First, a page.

Thailand, Cambodia, and Vietnam in particular. Absolutely beautiful. Via Andrew Sullivan.
Joaquin Miller – Life Amongst The Modocs, 1874:
As lone as God and white as a winter moon, Mount Shasta starts up suddenly from the heart of the great black forests of California.
You would hardly call Mount Shasta a part of the Sierras; you would say rather that it is the great white tower of some ancient and eternal wall, with here and there the white walls overthrown.
It has no rival! There is not even a snow crowned subject in sight of its dominion. A shining pyramid in everlasting mail of frosts and ice, the sailor sometimes, in a day of singular clearness, catches glimpses of it from the sea a hundred miles away to the west; and it may be seen from the dome of the capitol 340 miles distant. The immigrant coming from the east beholds the snowy, solitary pillar from afar out on the arid sage-brush plains, and lifts his hands in silence as if in answer to a sign.
Stewart Brand has a very bold article appropriately titled How slums can save the planet about the benefits (while admitting some of the real problems) of highly compacted urban environments. One paragraph about urban farming really struck me and I’m very curious to hear whether it’s actually accurate and sustainable. If so it makes for some very interesting possibilities:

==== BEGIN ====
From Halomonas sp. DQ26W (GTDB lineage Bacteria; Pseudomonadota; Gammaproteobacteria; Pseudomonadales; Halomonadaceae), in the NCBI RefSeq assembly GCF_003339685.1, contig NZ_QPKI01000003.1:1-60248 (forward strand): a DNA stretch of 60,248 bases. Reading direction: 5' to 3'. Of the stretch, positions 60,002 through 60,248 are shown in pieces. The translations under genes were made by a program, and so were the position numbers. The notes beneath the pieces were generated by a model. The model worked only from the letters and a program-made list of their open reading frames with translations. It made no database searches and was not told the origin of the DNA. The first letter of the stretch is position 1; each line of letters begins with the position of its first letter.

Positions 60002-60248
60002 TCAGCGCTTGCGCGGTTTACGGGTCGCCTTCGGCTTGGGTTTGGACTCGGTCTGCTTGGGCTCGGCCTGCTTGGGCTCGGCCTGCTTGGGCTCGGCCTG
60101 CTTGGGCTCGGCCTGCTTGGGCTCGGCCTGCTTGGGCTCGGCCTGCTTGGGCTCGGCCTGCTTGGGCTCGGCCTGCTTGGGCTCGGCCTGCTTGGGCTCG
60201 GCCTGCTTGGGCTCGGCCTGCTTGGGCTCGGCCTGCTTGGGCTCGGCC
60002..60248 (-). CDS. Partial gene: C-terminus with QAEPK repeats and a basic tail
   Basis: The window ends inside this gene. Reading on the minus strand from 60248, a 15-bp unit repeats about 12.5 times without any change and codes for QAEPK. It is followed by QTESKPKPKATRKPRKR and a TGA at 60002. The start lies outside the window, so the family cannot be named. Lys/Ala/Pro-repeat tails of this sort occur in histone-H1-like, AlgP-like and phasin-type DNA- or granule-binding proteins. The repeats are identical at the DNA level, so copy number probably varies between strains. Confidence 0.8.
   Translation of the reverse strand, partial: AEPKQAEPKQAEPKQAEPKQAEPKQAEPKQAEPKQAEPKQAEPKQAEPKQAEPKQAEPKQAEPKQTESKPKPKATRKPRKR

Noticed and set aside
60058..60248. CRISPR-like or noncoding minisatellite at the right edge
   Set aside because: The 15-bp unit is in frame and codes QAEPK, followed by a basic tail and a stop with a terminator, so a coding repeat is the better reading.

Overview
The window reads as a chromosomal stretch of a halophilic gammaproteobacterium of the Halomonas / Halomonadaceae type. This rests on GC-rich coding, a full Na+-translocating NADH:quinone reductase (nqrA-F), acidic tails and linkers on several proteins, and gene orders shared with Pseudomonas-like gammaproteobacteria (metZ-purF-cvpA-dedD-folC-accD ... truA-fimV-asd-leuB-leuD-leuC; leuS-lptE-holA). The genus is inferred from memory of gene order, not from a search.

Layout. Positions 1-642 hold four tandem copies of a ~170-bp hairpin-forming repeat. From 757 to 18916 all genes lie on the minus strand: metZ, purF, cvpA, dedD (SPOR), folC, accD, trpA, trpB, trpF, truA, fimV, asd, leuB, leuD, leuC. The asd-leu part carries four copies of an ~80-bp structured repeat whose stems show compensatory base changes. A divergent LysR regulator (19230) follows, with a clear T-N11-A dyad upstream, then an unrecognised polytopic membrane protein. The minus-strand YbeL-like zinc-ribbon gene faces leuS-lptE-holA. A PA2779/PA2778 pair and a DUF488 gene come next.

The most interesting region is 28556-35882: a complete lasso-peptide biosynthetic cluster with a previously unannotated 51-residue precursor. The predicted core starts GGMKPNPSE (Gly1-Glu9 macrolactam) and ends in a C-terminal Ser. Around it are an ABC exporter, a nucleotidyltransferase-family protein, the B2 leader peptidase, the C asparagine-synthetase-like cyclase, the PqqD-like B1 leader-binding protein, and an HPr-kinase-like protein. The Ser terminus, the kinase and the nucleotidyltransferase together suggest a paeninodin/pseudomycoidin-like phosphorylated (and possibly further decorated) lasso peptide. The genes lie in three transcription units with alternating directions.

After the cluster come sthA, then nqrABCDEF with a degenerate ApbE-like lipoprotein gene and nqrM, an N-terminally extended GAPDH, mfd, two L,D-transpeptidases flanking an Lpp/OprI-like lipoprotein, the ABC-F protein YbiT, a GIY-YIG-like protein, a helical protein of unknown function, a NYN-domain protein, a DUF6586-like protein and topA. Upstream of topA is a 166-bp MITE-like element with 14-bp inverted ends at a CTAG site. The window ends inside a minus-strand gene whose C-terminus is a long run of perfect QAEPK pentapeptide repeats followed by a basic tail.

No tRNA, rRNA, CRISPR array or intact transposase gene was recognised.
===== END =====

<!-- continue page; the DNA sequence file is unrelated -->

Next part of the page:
One idea that could be transferred from squatter cities is urban farming. An article by Gretchen Vogel in Science in 2008 enthused: “In a high-tech answer to the ‘local food’ movement, some experts want to transport the whole farm shoots, roots, and all to the city. They predict that future cities could grow most of their food inside city limits, in ultraefficient greenhouses… A farm on one city block could feed 50,000 people with vegetables, fruit, eggs, and meat. Upper floors would grow hydroponic crops; lower floors would house chickens and fish that consume plant waste.”